Yanagihara (The People in the Trees, 2013) takes the still-bold leap of writing about characters who don’t share her background; in addition to being male, JB is African-American, Malcolm has a black father and white mother, Willem is white, and “Jude’s race was undetermined”—deserted at birth, he was raised in a monastery and had an unspeakably traumatic childhood that’s revealed slowly over the course of the book. Two of them are gay, one straight and one bisexual. There isn’t a single significant female character, and for a long novel, there isn’t much plot. There aren’t even many markers of what’s happening in the outside world; Jude moves to a loft in SoHo as a young man, but we don’t see the neighborhood change from gritty artists’ enclave to glitzy tourist destination. What we get instead is an intensely interior look at the friends’ psyches and relationships, and it’s utterly enthralling. The four men think about work and creativity and success and failure; they cook for each other, compete with each other and jostle for each other’s affection. JB bases his entire artistic career on painting portraits of his friends, while Malcolm takes care of them by designing their apartments and houses. When Jude, as an adult, is adopted by his favorite Harvard law professor, his friends join him for Thanksgiving in Cambridge every year. And when Willem becomes a movie star, they all bask in his glow. Eventually, the tone darkens and the story narrows to focus on Jude as the pain of his past cuts deep into his carefully constructed life.  

The phrase “tour de force” could have been invented for this audacious novel.

Pub Date: March 10, 2015

ISBN: 978-0-385-53925-8

Page Count: 720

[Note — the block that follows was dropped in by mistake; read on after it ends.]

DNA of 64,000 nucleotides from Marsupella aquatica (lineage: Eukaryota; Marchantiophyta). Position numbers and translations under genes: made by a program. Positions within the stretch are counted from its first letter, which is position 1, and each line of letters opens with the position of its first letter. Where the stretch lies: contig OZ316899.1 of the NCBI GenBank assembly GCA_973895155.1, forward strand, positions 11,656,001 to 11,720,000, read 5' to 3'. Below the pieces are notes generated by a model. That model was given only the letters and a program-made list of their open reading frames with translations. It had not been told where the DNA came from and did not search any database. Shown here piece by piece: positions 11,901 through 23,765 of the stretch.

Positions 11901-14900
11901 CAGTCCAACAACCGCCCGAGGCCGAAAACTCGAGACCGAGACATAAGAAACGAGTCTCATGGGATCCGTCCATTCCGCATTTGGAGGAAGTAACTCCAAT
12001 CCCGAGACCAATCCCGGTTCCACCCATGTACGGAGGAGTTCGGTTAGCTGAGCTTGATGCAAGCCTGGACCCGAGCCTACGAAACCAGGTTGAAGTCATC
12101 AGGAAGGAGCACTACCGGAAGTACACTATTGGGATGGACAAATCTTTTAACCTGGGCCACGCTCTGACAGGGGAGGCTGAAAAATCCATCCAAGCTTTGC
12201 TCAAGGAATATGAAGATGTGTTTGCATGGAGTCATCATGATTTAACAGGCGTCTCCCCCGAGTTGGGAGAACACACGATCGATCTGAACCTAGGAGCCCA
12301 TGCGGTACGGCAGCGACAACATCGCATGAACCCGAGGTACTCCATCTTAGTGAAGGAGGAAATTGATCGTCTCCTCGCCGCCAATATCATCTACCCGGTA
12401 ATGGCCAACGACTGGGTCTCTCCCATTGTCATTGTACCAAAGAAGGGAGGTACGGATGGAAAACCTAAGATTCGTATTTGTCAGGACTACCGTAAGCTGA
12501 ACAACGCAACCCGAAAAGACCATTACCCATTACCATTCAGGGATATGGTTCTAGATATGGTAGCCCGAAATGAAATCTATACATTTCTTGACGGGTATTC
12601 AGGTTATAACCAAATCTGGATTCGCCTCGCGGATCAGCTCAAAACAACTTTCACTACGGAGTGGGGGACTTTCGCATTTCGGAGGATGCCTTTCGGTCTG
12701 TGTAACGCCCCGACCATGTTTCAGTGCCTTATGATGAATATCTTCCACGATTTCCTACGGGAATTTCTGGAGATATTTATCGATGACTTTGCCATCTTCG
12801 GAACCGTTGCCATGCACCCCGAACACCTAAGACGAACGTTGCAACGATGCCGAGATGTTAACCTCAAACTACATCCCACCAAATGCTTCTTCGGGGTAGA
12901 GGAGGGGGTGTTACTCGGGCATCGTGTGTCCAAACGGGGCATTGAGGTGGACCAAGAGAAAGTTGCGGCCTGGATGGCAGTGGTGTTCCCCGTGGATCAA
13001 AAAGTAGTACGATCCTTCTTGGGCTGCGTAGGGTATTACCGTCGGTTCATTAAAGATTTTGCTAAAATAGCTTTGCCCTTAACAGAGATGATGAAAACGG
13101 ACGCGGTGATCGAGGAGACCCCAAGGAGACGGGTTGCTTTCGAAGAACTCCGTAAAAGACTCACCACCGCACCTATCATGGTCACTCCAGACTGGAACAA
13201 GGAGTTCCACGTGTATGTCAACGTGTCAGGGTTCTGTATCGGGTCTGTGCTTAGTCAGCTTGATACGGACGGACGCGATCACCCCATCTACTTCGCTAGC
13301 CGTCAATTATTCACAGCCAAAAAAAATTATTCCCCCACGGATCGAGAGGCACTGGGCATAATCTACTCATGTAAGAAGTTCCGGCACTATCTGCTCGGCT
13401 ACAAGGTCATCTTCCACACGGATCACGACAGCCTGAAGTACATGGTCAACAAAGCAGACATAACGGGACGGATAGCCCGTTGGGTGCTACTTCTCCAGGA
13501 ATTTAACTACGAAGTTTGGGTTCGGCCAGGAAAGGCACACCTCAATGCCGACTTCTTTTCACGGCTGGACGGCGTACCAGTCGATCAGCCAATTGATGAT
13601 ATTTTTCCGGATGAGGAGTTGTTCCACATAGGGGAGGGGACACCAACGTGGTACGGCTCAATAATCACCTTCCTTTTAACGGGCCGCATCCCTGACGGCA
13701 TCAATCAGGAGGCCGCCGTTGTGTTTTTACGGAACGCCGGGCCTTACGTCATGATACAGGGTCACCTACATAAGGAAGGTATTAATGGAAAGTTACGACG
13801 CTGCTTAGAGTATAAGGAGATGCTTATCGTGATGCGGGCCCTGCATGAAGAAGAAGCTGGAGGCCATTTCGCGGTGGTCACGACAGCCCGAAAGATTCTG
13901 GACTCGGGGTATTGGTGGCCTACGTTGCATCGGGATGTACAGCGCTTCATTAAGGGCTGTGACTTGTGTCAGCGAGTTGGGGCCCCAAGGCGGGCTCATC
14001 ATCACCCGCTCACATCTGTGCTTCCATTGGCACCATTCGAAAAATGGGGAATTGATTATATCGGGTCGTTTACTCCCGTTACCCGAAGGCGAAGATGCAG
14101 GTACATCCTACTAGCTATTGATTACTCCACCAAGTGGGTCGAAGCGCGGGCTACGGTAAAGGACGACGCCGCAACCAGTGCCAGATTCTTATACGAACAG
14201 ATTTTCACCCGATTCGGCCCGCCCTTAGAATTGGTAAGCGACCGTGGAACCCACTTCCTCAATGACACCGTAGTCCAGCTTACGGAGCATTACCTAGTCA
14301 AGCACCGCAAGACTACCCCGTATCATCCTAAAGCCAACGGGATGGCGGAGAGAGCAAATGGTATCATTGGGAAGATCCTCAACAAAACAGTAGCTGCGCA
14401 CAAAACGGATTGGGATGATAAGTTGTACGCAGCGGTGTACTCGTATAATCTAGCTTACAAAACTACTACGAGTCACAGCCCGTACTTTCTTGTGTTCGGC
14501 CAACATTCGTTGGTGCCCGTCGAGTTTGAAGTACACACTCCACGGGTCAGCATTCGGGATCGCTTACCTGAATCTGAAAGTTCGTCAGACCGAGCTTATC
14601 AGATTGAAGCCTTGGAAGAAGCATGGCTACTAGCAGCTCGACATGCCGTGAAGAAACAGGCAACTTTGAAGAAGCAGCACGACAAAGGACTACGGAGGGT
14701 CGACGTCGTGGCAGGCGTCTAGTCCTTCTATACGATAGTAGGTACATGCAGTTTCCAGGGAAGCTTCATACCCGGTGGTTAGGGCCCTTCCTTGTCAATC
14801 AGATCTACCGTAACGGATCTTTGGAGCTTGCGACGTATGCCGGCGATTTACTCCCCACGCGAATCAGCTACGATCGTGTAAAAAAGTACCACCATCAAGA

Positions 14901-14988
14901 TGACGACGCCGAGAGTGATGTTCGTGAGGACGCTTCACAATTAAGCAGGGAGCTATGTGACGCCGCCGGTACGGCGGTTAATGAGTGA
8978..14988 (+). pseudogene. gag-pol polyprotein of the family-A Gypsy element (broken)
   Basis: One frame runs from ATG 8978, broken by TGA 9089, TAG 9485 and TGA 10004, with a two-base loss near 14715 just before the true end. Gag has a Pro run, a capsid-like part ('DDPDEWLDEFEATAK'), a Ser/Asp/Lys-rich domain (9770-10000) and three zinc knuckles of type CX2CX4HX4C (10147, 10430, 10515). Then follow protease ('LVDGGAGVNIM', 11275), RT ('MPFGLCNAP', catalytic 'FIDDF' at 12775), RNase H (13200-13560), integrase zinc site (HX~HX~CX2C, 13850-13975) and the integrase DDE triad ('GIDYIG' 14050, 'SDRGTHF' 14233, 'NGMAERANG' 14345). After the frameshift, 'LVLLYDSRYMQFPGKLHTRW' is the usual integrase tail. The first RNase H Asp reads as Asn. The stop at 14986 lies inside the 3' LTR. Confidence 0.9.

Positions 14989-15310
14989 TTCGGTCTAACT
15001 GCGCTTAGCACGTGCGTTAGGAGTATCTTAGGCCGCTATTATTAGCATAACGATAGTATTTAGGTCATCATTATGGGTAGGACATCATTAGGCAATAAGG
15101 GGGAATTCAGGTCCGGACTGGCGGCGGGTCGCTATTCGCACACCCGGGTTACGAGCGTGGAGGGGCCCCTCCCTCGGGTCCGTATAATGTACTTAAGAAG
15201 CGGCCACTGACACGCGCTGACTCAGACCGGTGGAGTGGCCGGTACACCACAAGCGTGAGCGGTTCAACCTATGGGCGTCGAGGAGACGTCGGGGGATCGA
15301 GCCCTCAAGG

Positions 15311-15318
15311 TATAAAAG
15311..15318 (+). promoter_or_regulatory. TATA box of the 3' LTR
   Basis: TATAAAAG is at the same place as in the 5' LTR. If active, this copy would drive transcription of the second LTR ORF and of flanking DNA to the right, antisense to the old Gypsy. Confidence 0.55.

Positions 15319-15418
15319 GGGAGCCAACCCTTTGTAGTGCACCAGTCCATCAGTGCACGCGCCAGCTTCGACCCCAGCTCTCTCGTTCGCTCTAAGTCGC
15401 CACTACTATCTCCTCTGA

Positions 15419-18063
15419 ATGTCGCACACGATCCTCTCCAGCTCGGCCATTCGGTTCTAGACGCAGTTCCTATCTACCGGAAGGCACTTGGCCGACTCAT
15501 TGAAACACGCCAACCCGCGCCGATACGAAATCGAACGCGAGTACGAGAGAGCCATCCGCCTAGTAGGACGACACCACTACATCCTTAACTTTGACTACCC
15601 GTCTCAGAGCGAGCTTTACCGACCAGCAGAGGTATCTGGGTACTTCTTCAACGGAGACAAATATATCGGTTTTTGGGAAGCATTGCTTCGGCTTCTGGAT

Publisher: Doubleday

Review Posted Online: Dec. 22, 2014

Kirkus Reviews Issue: Jan. 1, 2015

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Less bleak than the subject matter might warrant—Hannah’s default outlook is sunny—but still, a wrenching depiction of war’s...

HOME FRONT

 The traumatic homecoming of a wounded warrior.

The daughter of alcoholics who left her orphaned at 17, Jolene “Jo” Zarkades found her first stable family in the military: She’s served over two decades, first in the army, later with the National Guard. A helicopter pilot stationed near Seattle, Jo copes as competently at home, raising two daughters, Betsy and Lulu, while trying to dismiss her husband Michael’s increasing emotional distance. Jo’s mettle is sorely tested when Michael informs her flatly that he no longer loves her. Four-year-old Lulu clamors for attention while preteen Betsy, mean-girl-in-training, dismisses as dweeby her former best friend, Seth, son of Jo’s confidante and fellow pilot, Tami. Amid these challenges comes the ultimate one: Jo and Tami are deployed to Iraq. Michael, with the help of his mother, has to take over the household duties, and he rapidly learns that parenting is much harder than his wife made it look. As Michael prepares to defend a PTSD-afflicted veteran charged with Murder I for killing his wife during a dissociative blackout, he begins to understand what Jolene is facing and to revisit his true feelings for her. When her helicopter is shot down under insurgent fire, Jo rescues Tami from the wreck, but a young crewman is killed. Tami remains in a coma and Jo, whose leg has been amputated, returns home to a difficult rehabilitation on several fronts. Her nightmares in which she relives the crash and other horrors she witnessed, and her pain, have turned Jo into a person her daughters now fear (which in the case of bratty Betsy may not be such a bad thing). Jo can't forgive Michael for his rash words. Worse, she is beginning to remind Michael more and more of his homicide client. Characterization can be cursory: Michael’s earlier callousness, left largely unexplained, undercuts the pathos of his later change of heart. 

Less bleak than the subject matter might warrant—Hannah’s default outlook is sunny—but still, a wrenching depiction of war’s aftermath.

Pub Date: Jan. 31, 2012

ISBN: 978-0-312-57720-9

Page Count: 400

Publisher: St. Martin's

Review Posted Online: Dec. 19, 2011

Kirkus Reviews Issue: Jan. 1, 2012